Pope Francis just opened a laundromat for exactly the people who need it most.
Pope Francis has just done something unexpected and opened a laundromat. The Pope is a busy international leader who's schedule is always hectic. But in the midst of everything he does, he opened a laundromat near the Vatican. This is something you wouldn't expect from a pope, but on April 11, 2017, the pope opened a new six-washer-and-dryer laundromat close to the Vatican, this according to the Associated Press. And while it might seem a little out of the ordinary, his intentions are nothing but kind. The services at this new laundromat are free, and the whole operation is meant to help the homeless. Clean laundry might not seem like much, but for the people who can't afford it, it's more than a big deal, until you don't have any. Clean clothes can go a long way in making someone feel good about themselves. People who are homeless already face a lot of challenges; they can have limited access to health care, many have mental health problems or are running away from an abusive situation.
Clean clothes might not seem like a big deal to most people, but they are important. It's also about dignity; it's about something as simple as other people treating you like a human being. Clean clothes are important. When you've fought to finally get a job interview, clean clothes can go a long way into making you feel human again and feeling good about yourself. This is why Pope Francis' is a wonderful gesture that can make a huge difference in people's lives. The laundromat is just the latest in a long line of services that the pope has opened for the homeless. Some of the services include a barber shop, a dormitory, and showers. Not everyone agrees about the church, but these kind gestures to help the homeless, show that Pope Francis does seem to care about everyone, including the most vulnerable.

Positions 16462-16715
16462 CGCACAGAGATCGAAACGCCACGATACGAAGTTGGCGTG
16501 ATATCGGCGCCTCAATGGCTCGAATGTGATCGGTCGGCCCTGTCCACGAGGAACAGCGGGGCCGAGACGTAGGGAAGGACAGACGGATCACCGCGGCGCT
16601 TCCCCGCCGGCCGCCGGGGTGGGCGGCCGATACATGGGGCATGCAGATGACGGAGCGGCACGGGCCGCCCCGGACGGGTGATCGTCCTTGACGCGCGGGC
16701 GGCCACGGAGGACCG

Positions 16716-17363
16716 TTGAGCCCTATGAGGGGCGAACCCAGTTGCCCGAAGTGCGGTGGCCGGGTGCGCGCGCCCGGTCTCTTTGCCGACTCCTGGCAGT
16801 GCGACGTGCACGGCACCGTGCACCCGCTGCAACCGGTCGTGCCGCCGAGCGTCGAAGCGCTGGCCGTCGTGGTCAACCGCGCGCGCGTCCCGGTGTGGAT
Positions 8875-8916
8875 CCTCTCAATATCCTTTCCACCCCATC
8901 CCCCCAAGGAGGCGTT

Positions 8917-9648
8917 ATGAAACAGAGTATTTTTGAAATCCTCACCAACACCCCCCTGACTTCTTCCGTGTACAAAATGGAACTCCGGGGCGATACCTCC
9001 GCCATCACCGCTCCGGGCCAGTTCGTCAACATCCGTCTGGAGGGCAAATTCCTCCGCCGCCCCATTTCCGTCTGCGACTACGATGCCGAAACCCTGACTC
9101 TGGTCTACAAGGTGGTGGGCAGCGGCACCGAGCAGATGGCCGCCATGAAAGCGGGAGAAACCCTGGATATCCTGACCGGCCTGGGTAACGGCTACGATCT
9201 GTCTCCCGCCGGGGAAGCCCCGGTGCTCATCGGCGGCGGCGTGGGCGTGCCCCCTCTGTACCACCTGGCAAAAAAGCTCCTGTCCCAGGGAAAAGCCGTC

Pope Francis was born in Buenos Aires, Argentina, as Jorge Mario Bergoglio. Bergoglio worked briefly as a chemical technologist and a nightclub bouncer before beginning seminary studies. Bergoglio was then ordained a Catholic priest in 1969, and from 1973 to 1979 he was Argentina's Provincial superior of the Society of Jesus. Bergoglio became the Archbishop of Buenos Aires in 1998 and was created a cardinal in 2001 by Pope John Paul II. He then led the Argentine Church during the December 2001 riots in Argentina, and the administrations of Néstor Kirchner and Cristina Fernández de Kirchner considered Bergoglio a political rival. Following the resignation of the Pope Benedict XVI on 28 February 2013, a papal conclave then elected Bergoglio as his successor on 13 March 2013. While Bergoglio has said that the greatest poverty is that of the lack of Christ and that the only one real kind of poverty is "not living as children of God and brothers and sisters in Christ."
Pope Francis has also been very outspoken against that of material poverty. At a meeting of Latin American bishops in 2007, he said that, despite the economic growth, poverty had not been reduced in the continent, and he asked for a better income distribution. On 30 September 2009, he spoke at a conference organized by the Argentina City Postgraduate School at the Alvear Palace Hotel in which he quoted the 1992 "Documento de Santo Domingo saying that "extreme poverty and unjust economic structures that cause great inequalities" are violations of basic human rights. Pope Francis went on to describe social debt as immoral, illegitimate and unjust. This is just one of the trending news stories you will find on the Upworthy site. On the site, you will find trending videos, trending news, new trends, culture, real life and more **
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